Mike Shenk’s Wall Street Journal contest crossword, “Just My Type”—Laura’s review
A quick FAQ before we get started:
Q: Who are you and why are you reviewing these puzzles?
A: I’m a librarian and I live in northern New England. I’m also the co-founder of the Inkubator. I’ve been blogging for Fiend since 2017, and when Evad stepped down from covering the WSJ Contest about a year ago, I took over. I enjoy solving and constructing metapuzzles, and I also enjoy writing about how I solve them, because I hope that in doing so I can help other people enjoy solving them more.
Q: Sometimes your posts mention getting hints from friends. Who are those people?
A: They are a group of folks whom I met on Twitter a few years ago. I now know most of them in person, and we hang out at crossword tournaments, and have become excellent real-life friends. We’ve also done a couple of puzzle hunts together, and we have an ongoing group chat where we discuss puzzles and books and other stuff that’s going on in our lives, as friends do. Some say the real meta is the friends we made along the way.
Q: Wait, isn’t that cheating?!?
A: No. Unless you’re in a tournament setting, co-solving or researching clues or working through a tricky meta with friends is not cheating. It’s learning! And, also, fun! (If you’re still concerned, note that some contest runners, like Matt Gaffney, have separate competitions for group vs solo solvers.) If you think that group-solving or hinted-solving gives me an advantage, take solace in the fact that I rarely actually submit a contest entry to the WSJ. I solve for fun and for the satisfaction of figuring something out, and, also, because I have made a commitment to write up an explanation of the puzzle every week on this site, for free, so that you can read it.
Q: But don’t you want to win fabulous prizes?
A: No. I often attend professional conferences in my field, and thus have more mugs, notepads, pens, pencils, hats, t-shirts, tote bags, glasses cleaning cloths, Jane Austen-themed bobbleheads, and related swag than a person needs in several lifetimes.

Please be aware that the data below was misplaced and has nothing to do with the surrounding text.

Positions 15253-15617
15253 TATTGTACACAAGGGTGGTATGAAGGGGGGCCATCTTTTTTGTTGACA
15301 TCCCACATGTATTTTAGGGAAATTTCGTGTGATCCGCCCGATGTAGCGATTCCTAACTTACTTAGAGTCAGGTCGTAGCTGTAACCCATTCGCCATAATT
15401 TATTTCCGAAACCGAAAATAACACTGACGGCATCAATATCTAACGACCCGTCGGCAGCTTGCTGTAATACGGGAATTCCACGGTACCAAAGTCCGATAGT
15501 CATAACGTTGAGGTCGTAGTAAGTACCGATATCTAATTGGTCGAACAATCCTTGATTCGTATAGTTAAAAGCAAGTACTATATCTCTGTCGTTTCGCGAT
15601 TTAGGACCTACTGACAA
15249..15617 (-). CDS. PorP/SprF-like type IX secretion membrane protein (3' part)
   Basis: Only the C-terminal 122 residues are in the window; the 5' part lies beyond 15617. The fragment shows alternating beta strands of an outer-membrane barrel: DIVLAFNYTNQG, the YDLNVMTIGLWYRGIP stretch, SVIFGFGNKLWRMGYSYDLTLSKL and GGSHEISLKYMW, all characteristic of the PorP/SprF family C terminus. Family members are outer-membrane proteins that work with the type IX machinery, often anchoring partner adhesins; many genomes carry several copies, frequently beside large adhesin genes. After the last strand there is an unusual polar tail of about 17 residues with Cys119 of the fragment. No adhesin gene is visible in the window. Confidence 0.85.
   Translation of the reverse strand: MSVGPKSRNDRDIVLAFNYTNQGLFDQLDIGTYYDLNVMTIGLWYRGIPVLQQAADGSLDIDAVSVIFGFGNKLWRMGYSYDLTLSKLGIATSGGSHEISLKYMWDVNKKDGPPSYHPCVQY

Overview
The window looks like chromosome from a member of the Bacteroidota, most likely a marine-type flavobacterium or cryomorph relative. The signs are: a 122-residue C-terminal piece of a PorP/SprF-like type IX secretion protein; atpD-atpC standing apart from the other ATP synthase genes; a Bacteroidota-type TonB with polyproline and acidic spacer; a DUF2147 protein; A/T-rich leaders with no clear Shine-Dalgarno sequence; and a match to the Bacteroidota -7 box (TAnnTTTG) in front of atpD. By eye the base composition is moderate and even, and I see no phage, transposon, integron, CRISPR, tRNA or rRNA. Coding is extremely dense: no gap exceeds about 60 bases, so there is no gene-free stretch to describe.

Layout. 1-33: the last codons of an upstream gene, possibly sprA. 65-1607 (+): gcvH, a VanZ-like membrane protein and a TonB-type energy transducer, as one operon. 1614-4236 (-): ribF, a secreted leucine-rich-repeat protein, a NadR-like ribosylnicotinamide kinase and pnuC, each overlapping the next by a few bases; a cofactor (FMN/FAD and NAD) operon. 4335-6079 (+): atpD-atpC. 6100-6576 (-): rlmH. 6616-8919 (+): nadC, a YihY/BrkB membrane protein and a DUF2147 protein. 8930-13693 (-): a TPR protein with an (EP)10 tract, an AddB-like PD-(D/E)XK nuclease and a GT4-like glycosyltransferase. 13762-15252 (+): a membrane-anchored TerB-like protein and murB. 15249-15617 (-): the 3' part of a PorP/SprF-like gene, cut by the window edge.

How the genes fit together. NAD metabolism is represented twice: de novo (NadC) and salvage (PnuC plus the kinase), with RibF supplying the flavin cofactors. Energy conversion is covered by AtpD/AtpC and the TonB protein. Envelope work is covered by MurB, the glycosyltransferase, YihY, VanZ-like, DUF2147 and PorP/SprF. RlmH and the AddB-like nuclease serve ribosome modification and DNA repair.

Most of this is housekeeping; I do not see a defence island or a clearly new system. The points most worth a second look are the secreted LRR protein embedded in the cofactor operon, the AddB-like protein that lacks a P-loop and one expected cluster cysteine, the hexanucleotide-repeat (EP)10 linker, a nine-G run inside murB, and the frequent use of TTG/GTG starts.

Q: I still think you and your friends are cheating.
A: That’s not a question. Enjoy this week’s post!
We’re looking for a four-letter singular noun. The themers look reasonably straightforward:
- [19a: Form of fearmongering]: SCARE TACTICS
- [26a: 1992 sequel from 60-Across]: SUPERCENTIPEDE
- [45a: Thermographic cameras show them]: HEAT SIGNATURES
- [50a: Goals for reps]: SALES TARGETS
First observation: The names of four punctuation symbols are encrypted in the four themers:
Next observation: Each of those symbols sits above a number on a standard QWERTY keyboard:
CARET == ^ == 6
PERCENT == % == 5
AT SIGN == @ == 2
STAR == * == 8
Next observation: Those numbers correspond to letters in the grid, like so:
CARET == ^ == 6 == D
PERCENT == % == 5 == A
AT SIGN == @ == 2 == S
STAR == * == 8 == H
… which spells DASH, which is a a four-letter singular noun and our answer — and also another symbol on the keyboard. This measured about 1.75 Metaweeks on the Gaffney Scale; the first step was immediately apparent, the second step needed reference to something extraneous to the grid but immediately apparent to solvers using a computer and, really, to anyone who’s ever typed anything; and the third step was a very typical metapuzzle move, namely: use a new dataset (i.e. four numbers) to reference back into the grid to spell a word. All these steps are good moves to remember when you’re trying to crack a metapuzzle.
That’s all for me. I’ll see myself out to a [23a: “The Gallant Seventh” composer]: SOUSA march.